Today’s birth story comes from Mary. I know her personally and her husband’s words of wisdom really helped and encourage Ethan to be open to home birth for us. They have such a beautiful family, and she is sharing with us the birth of her fifth baby. Enjoy!
Our oldest son had been born in a hospital, but a lot of the policies annoyed us. The pediatrician on site was particularly keen on all sorts of unnatural interventions that contradicted the wonderful lactation consultant. While we were expecting our second, someone from our parish mentioned she home birthed all her children so we started to investigate and my husband became convinced this was the way to go. Our second son was born at home, but that midwife didn’t click well with me, and I didn’t feel her pre- and post-natal care was that great. So for our third baby, our daughter, we found a different midwife who I truly appreciate. We used the same midwife for our fourth child, another son. But this is the story of our fifth child.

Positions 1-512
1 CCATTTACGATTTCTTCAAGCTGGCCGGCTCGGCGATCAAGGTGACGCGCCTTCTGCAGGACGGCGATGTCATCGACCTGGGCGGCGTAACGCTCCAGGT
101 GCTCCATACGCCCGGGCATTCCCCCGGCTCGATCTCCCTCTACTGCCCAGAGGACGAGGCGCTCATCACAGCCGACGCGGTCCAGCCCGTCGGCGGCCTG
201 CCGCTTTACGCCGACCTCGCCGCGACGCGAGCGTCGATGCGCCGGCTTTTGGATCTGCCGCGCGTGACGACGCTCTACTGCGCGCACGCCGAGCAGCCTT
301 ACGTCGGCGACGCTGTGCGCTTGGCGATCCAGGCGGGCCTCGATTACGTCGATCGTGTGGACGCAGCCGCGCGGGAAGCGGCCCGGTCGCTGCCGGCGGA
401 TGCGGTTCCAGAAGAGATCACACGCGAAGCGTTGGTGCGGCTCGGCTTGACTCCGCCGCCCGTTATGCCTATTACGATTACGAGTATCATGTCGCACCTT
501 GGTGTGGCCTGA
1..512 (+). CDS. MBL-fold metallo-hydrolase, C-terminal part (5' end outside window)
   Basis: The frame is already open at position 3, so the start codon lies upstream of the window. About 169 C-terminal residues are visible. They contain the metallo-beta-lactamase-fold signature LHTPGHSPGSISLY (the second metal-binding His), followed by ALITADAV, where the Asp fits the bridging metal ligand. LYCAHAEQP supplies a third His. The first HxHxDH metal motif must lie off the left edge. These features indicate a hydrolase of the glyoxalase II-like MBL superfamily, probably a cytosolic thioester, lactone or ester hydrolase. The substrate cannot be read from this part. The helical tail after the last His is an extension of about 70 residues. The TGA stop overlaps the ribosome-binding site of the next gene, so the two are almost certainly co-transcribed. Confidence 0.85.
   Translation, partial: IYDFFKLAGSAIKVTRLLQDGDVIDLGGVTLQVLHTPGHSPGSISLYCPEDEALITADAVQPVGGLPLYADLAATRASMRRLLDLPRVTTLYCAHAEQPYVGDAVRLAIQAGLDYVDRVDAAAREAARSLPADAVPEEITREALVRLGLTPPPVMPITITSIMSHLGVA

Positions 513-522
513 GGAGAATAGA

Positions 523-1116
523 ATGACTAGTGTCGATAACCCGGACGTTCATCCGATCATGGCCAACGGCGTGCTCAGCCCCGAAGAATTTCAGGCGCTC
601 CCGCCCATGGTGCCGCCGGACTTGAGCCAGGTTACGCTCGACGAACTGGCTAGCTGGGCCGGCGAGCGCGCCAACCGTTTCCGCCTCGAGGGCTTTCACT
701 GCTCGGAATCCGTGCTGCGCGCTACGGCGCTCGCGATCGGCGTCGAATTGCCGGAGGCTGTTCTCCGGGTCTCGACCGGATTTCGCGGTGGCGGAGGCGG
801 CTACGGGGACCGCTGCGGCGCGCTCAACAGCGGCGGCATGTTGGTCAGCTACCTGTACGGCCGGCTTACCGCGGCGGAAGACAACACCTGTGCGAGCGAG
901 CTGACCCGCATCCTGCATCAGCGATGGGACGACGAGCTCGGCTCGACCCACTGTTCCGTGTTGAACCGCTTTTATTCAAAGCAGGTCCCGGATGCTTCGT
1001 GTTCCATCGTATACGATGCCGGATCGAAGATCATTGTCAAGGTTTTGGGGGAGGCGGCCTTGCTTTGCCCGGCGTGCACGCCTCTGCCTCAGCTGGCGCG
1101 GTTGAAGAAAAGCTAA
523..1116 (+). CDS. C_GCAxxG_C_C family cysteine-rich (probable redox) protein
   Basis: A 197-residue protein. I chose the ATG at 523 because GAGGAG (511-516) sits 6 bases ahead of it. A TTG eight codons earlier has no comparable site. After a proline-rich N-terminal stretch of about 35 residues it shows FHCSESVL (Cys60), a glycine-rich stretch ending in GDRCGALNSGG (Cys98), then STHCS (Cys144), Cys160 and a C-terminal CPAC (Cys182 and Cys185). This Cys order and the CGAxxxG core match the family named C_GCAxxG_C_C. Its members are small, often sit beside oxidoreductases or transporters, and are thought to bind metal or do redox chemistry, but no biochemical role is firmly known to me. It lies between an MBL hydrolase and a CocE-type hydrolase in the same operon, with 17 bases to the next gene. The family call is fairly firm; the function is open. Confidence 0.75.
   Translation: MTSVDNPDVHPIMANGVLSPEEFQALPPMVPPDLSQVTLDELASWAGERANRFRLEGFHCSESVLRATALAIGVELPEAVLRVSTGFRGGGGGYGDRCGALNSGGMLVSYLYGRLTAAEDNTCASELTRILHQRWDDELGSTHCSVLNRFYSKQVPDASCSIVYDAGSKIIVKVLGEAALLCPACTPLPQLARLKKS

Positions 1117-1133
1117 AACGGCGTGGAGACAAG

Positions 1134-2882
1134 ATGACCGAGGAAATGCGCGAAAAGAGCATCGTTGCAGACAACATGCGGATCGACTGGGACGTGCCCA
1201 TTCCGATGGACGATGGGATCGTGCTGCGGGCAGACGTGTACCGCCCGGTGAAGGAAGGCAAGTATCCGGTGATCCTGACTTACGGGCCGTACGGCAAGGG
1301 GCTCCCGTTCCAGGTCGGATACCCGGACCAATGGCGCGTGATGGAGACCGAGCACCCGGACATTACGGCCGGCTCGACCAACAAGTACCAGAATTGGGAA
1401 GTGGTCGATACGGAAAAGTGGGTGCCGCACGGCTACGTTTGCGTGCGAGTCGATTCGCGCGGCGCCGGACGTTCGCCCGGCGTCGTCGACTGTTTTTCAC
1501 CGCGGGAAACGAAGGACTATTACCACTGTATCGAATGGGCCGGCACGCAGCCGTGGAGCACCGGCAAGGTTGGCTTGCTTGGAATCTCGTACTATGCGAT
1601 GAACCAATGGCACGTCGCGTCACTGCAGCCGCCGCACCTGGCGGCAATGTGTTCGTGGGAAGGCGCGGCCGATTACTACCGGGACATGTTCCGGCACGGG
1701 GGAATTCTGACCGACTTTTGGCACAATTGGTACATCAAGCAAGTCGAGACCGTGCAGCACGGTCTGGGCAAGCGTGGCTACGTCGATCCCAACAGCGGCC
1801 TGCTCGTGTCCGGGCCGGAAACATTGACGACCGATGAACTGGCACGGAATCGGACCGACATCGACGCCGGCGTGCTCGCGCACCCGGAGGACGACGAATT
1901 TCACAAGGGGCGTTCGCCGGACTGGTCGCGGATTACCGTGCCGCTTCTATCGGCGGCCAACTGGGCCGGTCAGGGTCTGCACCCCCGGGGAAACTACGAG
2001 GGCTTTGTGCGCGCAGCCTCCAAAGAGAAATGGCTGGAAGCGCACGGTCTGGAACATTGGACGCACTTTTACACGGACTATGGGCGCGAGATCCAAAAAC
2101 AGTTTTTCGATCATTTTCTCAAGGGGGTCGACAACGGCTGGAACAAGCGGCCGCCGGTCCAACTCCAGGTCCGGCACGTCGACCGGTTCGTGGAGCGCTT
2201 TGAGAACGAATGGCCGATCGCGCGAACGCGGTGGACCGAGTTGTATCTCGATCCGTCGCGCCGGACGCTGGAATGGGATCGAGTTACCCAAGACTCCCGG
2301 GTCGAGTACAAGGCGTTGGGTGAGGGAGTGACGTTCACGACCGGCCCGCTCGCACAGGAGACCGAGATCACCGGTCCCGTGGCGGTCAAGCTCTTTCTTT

Baby #5 was a special baby. I had begun cycling again after #4 just as it was evident that our second child, already diagnosed as autistic, was now developing a seizure disorder as well. I prayed hard to God that the stress of the weekly seizures would be stopped before I became pregnant again. And He heard my prayer; after a long autumn of seizures and three hospital stays, by mid December we had found the right medication to stop the seizures, and then just before Christmas we found we were pregnant with #5, due in late August.
The pregnancy had gone fairly well, and by the end of July we were getting everything prepared. Since we had done three home births already, we knew what to buy and have at hand. The midwife came for her home visit at 36 weeks and all was in readiness. So far, three of my babies had been early, and #4 had arrived right on his due date. In early August, we found out that the pastor of our parish was retiring. He had prepped us for marriage, blessed our home and cars, and Anointed our special needs child after the seizure episode when he had nearly died. So of course we wanted to attend his farewell Mass – only, it was scheduled for my due date!
Around 37 weeks, I began having tons of Braxton-Hicks contractions. They would occur almost daily, lasting for hours at a time. They were mild-moderate, and several times they seemed to be strengthening and I called the midwife. I had not experienced this with any of the others. She kept telling me to wait a few more hours and see, and then they would fade. They did. She said most of her false-alarm labors were for fifth babies; they were tricky.